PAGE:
In IT, a lack of resources isn't usually the problem when troubleshooting. Instead, the challenge is figuring out an efficient way to comb through a wealth of information--including blogs and social media--to find the one obscure bit that resolves your problem.
Mastering the many sources of information available to you as an engineer will drastically decrease your troubleshooting session times and boost your well-earned network ninja reputation.
My first line of defense when troubleshooting is reading the manual or release notes. It kills me the number of times engineers chose to forgo this simple exercise, and the results are often spectacular, but not in a good way. I still have scars from some of my reckless attempts to just wing it--a painful education, indeed.
Oftentimes, however, IT professionals are handed a giant stack of network gear and a deadline decreed by the Mayor of Crazy Town. Reading all 1,100-plus pages of the latest deployment guide just isn’t going to happen. This is where I find that blogs, social media and vendor technical assistance work a special kind of magic.
Technical blogs are manna from heaven for so many of the setup and troubleshooting tasks we come across in the daily grind. Very likely, no matter whatever issue you are facing, some other engineer has faced it, too, and has blogged about. This is one of the primary reasons I blog, and if you are an engineer, you should, too. Knowing which blogs to reference is a balance of strong search engine skills and excellent contacts in my field. Many times these blogs include a blog roll, which lead to more great resources.
[Read about two key steps that can help make the difference between a short, unhappy stint and a long, successful career in networking in "Advice To New Network Engineers."]
Social media plays a huge roll in my troubleshooting process. Being extremely active with other network engineers on Twitter means I have a constant stream of relevant content and resources at my fingertips. I get answers to head-scratching questions in minutes, not hours or days. I often make note of bugs and incidents that other engineers discuss or complain about, which can serve as a fabulous source of forewarning on upcoming projects.
A word of caution if you use social media as a troubleshooting resource: These platforms are not designed for lazy types. While convention doesn’t mind if you throw out a couple of easy-to-find-on-Google questions every so often, don’t be that guy who clearly hasn’t taken the time to do any personal research before crowdsourcing a question. Nobody likes that guy.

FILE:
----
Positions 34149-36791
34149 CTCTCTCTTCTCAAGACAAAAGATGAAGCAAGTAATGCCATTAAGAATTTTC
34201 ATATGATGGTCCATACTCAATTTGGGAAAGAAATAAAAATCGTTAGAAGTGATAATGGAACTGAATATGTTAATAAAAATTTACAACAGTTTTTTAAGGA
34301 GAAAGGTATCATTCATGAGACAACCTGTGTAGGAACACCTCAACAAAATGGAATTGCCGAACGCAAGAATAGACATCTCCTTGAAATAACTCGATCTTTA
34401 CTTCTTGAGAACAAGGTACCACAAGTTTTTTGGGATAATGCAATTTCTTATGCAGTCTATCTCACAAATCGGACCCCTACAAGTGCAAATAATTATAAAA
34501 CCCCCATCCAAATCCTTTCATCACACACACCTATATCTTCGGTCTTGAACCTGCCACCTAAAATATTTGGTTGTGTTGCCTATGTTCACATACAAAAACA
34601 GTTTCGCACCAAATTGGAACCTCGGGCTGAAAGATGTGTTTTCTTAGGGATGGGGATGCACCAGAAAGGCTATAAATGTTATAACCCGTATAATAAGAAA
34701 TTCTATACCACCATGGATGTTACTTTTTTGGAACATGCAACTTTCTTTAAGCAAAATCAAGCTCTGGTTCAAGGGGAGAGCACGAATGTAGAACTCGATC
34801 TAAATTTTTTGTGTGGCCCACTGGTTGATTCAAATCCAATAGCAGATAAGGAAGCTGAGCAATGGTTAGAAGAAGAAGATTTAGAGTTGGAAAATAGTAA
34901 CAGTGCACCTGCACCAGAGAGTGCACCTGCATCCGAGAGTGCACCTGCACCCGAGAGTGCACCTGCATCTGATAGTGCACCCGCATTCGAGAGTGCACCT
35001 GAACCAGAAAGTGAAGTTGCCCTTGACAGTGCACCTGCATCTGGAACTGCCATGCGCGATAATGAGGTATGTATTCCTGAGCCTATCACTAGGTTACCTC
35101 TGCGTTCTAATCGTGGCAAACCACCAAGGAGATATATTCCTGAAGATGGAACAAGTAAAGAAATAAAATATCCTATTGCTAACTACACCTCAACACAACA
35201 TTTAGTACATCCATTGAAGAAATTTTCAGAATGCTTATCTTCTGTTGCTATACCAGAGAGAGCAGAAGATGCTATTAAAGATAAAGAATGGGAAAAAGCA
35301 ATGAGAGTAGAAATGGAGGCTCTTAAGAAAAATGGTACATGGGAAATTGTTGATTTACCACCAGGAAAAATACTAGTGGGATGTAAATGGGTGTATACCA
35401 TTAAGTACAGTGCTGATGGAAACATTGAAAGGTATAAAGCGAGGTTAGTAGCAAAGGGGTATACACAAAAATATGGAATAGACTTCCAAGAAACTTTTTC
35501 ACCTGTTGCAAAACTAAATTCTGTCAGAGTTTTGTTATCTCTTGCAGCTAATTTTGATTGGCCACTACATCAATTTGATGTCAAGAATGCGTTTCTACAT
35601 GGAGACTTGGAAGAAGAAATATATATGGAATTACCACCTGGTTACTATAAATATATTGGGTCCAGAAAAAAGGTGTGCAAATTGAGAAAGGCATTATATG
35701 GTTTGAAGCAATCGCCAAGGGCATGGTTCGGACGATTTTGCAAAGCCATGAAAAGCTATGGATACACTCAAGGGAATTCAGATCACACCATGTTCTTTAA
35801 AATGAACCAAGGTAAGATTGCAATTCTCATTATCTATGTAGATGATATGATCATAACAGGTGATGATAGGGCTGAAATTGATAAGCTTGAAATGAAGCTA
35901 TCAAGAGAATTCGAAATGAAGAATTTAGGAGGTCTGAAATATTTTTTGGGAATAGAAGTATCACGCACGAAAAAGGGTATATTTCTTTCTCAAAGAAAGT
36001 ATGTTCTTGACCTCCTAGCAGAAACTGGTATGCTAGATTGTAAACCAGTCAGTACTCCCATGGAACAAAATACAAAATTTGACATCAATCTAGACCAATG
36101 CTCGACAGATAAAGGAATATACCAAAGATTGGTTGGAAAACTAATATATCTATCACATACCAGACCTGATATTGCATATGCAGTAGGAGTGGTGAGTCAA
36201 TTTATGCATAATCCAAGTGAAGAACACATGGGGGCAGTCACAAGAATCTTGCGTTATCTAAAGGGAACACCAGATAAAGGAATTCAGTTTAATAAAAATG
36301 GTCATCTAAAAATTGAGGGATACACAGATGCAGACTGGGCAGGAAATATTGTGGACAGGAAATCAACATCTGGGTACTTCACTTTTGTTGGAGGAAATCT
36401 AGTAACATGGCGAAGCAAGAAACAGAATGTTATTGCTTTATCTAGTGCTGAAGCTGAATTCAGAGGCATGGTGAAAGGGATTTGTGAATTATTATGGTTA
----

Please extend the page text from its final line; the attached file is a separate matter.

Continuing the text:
One resource underutilized by a number of engineers is vendor technical assistance, commonly referred to as TAC. I’m not sure if it is pride that keeps engineers away or bad past experiences with certain vendors, but TAC is one resource that has been bought and paid for, so you might as well use it. Many times, a quick call with TAC can get you that bit of configuration info your feature requires but that the documentation glosses over or leaves out. Other times, vendor technicians can quickly spot the typos that you can’t see because you’ve been staring at the same lines of configuration for days.
Yes, you take a chance that you might draw the short straw and get a crummy engineer, but in my experience you are just as likely to get a solution to your problem from someone who knows the tricks the documentation doesn’t reveal. Some advice, though: Never be afraid to use terms like escalate, re-queue and your-manager-please when not getting ideal results with a TAC.
Even as you master the many sources of information available for troubleshooting, never forget to build your foundational knowledge. Knowing what tool to utilize and when depends very much on your discernment and skill as an engineer, which comes from understanding the concepts at work. There’s still no shortcut for that, and I highly doubt one is coming anytime soon.
[Find out how to take a structured approach to resolving network problems in "11 Things You Can Do When You Get Back to the Office to Improve Network Performance" at Interop New York Sept. 30-Oct. 4.]